The ideal canola plant stand is a uniform 7 to 10 plants per square foot across the field. This allows for some plant loss later in the season to insects or disease while still providing a crop that meets the minimum 4-5 plants per square foot required to meet its yield potential.
A uniform plant stand of 7 to 10 plants per square foot can also mature faster.
Consider this: With an average seeding rate of 5 lb./ac., an average thousand seed weight (TSW) of 5 grams, and 50% seed survival rate, you get only 5.2 plants per square foot. This doesn’t leave much margin for error.
This result could improve with achievement of a higher seed survival rate, but do you know your seed survival? Survival of 50% is typical across the Prairies, but the range is often 20-80%. Each situation will produce a different seed survival rate. Knowing how to improve the survival rate is key. (Link to recent article.)
—Seed 1/2” to 1” deep consistently row to row.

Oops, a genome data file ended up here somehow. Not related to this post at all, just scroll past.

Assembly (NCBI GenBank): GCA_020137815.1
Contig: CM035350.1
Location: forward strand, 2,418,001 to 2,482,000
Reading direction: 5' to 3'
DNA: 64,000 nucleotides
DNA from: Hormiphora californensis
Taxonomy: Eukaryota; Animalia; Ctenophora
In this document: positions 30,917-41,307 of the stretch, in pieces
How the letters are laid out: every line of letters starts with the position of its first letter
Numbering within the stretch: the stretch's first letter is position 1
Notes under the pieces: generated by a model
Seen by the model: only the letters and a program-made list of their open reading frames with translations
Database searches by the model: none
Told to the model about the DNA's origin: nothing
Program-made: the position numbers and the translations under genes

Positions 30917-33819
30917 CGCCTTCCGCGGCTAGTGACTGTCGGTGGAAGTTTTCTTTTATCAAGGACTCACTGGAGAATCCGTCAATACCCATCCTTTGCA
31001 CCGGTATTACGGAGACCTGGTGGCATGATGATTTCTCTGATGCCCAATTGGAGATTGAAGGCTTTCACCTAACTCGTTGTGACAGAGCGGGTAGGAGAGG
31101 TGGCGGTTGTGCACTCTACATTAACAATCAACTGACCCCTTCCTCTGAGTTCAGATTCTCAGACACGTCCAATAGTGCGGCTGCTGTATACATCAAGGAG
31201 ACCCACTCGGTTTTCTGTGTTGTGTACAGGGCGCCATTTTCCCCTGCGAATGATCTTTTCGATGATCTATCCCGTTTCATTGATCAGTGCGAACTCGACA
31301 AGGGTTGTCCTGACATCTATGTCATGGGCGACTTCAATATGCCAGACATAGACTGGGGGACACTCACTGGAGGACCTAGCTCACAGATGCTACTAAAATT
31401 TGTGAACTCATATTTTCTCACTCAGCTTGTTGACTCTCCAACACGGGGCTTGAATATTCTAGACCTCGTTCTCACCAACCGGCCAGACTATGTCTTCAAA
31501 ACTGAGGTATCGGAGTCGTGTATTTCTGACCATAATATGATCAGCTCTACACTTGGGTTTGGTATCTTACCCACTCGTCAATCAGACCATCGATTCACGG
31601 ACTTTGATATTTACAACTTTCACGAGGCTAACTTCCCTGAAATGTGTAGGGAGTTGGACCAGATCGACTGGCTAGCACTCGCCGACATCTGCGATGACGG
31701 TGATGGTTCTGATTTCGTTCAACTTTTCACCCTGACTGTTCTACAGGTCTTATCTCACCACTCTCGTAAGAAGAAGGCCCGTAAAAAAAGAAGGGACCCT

—Seed slower to ensure good and even seed depth from all openers. If you decide to speed up 0.5 mph, you may consider increasing your seeding rate by 0.5 lb./ac. to compensate.
—Limit seed-placed fertilizer.
—Penetrate trash for good seed to soil contact.
—Leave a firm seedbed, again for good seed to soil contact and seed placement.
—Seed into warm moist soils. Soils of 5°C and a general warming trend expected is a good start point. Seeding into cold soils can reduce survival.
Click here for more detail on these tips.
At current prices, if taking steps to improve seedling survival — even if those steps mean slowing down to do a better job — improve yields by one bu./ac., that’s $15,000 over 1,000 acres of canola.
Seed size is less important than the agronomy steps to improve seed placement and seed survival. Knowing a seed lot’s thousand seed weight (TSW) gives you an idea how your seeds per square foot planted this year compares to last year. Note that it may take an extra 10% survival rate to compensate for a 1 g increase in TSW and still reach 5 plants per square foot. There is little room for error.
Don’t rely too much on TSW until you have estimated your seed survival rate for the year based on your seeding practices and current and expected environmental conditions. After analyzing the relationship between TSW and plant counts, you may discover that your target seeding rate is on the low side.